Iowa City’s Great Garbage Fire of 2012 continues for the fifth day, with estimates for an end to the noxious nuisance in the one week range. My pastoral idyllic drive into Iowa City has taken on a charming post-apocalyptic feel, and the odor of the burning tires shreds from the landfill lining is as pleasant as the smoke plume is beautiful!
Expert: Iowa City landfill fire large, challenging by Gregg Hennigan for the Cedar Rapids Gazette, May 29, 2012
At 7.5 acres, the fire would be considered large, said Tony Sperling of Landfill Fire Control Inc. His Vancouver, Canada-based company specializes in helping landfill owners put out and prevent fires.
Another complication, he said, is that what is burning is the landfill lining, which is made up of shredded tires. That means it’s essentially a tire fire, he said, which are notoriously difficult to extinguish.
“You have a real problem with that,” Sperling said.
The fire started at the city-owned landfill, located just west of town, on Saturday night. The city at this time is planning to let the fire burn itself out, saying thatâs the safest and most cost-efficient thing to do.
A question: if the floods of 2008 were Iowa’s Katrina (not a term I’d use personally) is this Iowa’s BP Deepwater Horizon Gulf Oil Spill?
Those who use the phrase “take America back” are generally talking about going back to some apocryphal simpler days of yore. Lewis Lapham had a great response to that notion in the May issue of Harper’s:
The thought comes to mind when I hear one of the season’s political candidates offer to “take America back.” Back where? From whom? What means of conveyance? Aboard the Mayflower, or at the point of a gun? If back home on the range, do the deer and the antelope still play with the Teton Sioux? If from the grasp of venal politicians and vampire capitalists, does Ralph Waldo Emerson go to Washington and Commodore Vanderbilt to prison?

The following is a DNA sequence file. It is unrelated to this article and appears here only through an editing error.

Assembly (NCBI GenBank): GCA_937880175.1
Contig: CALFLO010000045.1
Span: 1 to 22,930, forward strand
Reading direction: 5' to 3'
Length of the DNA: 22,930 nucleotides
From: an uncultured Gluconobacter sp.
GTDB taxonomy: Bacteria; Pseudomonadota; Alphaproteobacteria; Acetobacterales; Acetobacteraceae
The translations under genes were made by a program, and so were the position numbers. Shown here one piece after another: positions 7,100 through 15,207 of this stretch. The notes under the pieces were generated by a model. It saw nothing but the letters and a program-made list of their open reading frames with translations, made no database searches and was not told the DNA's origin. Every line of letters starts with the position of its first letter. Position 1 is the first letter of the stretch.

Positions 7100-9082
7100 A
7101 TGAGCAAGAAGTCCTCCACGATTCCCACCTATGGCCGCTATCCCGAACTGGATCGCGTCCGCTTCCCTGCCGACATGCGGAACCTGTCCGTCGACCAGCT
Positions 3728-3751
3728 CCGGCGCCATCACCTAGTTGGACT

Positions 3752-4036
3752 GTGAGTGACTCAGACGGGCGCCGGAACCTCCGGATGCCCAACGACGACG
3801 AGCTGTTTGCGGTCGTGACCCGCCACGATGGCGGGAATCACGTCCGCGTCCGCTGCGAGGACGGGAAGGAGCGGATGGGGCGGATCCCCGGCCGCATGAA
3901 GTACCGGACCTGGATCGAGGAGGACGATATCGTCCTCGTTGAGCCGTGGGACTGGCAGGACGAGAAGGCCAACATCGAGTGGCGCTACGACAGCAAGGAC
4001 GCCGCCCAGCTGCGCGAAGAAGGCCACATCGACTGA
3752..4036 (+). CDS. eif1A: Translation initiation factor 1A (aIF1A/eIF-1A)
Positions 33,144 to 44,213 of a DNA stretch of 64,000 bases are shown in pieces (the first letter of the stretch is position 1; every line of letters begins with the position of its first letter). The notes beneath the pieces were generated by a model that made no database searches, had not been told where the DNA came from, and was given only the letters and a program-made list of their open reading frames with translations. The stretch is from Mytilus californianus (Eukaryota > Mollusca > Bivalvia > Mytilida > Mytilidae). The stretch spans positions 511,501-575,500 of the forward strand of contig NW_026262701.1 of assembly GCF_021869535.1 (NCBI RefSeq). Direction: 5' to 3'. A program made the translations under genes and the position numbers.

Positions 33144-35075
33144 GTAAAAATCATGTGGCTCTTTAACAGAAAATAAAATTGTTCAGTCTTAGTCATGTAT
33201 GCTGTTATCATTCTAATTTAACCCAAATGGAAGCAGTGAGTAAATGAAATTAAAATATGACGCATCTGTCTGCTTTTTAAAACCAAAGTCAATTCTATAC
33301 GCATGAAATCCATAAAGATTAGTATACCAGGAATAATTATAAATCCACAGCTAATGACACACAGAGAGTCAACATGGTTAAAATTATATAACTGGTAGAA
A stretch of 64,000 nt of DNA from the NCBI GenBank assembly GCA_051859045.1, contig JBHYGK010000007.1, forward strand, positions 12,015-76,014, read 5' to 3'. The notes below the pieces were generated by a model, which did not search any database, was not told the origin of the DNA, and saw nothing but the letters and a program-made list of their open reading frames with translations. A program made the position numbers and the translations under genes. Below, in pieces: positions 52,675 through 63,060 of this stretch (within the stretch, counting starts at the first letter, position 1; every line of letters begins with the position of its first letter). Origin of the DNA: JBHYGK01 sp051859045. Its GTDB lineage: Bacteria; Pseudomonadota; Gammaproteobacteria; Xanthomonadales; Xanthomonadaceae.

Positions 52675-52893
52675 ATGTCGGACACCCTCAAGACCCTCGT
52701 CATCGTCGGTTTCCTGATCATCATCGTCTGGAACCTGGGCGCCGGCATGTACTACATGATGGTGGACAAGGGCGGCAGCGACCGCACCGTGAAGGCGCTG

This seems like a good opportunity to mention how excited I am about my Char-Broil Patio Bistro Infrared Gas Grill.
A quick note for Iowans grilling on Memorial Day:
Charcoal grills release 11 pounds of the greenhouse gas carbon dioxide into the air every hour. This is almost exactly twice the amount of carbon dioxide released during gas grilling.
If you have the choice, consider using a gas grill both today and the rest of the summer.
Check out a short video on this topic here.
Interesting how we celebrate a day honoring war dead by buying lots of shit we likely don’t need.
I was heartened last fall to hear about the US Air Force and Navy working to use biofuels (thankfully not ethanol) to slow their large demand for oil. After all, the military has driven great technical and technological advances over the years, it would be great to have them turn their focus to cleaner and safer forms of energy.
Air Force And Navy Turn To Biofuels by Elizabeth Shogren for NPR, Sep. 26, 2011
The Pentagon’s hunt for an alternative to petroleum has turned a lowly weed and animal fat into something indistinguishable from jet fuel, and now the military is trying to kick-start a new biofuel industry.